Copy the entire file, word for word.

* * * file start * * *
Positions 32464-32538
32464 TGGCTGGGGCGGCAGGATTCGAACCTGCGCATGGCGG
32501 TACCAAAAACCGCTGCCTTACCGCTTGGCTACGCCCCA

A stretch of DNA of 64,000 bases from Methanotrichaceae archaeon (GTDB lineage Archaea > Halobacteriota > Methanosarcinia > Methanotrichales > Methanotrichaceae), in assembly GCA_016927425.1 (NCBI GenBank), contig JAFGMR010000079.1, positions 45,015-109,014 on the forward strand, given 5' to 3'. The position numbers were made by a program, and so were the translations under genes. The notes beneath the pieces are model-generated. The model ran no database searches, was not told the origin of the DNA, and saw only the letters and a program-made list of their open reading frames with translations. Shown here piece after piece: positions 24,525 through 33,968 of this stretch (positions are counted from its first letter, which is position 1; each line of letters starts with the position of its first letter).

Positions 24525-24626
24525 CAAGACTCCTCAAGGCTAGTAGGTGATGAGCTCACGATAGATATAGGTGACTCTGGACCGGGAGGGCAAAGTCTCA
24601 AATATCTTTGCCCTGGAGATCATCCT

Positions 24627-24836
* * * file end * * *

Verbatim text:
Positions 32464-32538
32464 TGGCTGGGGCGGCAGGATTCGAACCTGCGCATGGCGG
32501 TACCAAAAACCGCTGCCTTACCGCTTGGCTACGCCCCA

A stretch of DNA of 64,000 bases from Methanotrichaceae archaeon (GTDB lineage Archaea > Halobacteriota > Methanosarcinia > Methanotrichales > Methanotrichaceae), in assembly GCA_016927425.1 (NCBI GenBank), contig JAFGMR010000079.1, positions 45,015-109,014 on the forward strand, given 5' to 3'. The position numbers were made by a program, and so were the translations under genes. The notes beneath the pieces are model-generated. The model ran no database searches, was not told the origin of the DNA, and saw only the letters and a program-made list of their open reading frames with translations. Shown here piece after piece: positions 24,525 through 33,968 of this stretch (positions are counted from its first letter, which is position 1; each line of letters starts with the position of its first letter).

Positions 24525-24626
24525 CAAGACTCCTCAAGGCTAGTAGGTGATGAGCTCACGATAGATATAGGTGACTCTGGACCGGGAGGGCAAAGTCTCA
24601 AATATCTTTGCCCTGGAGATCATCCT

Positions 24627-24836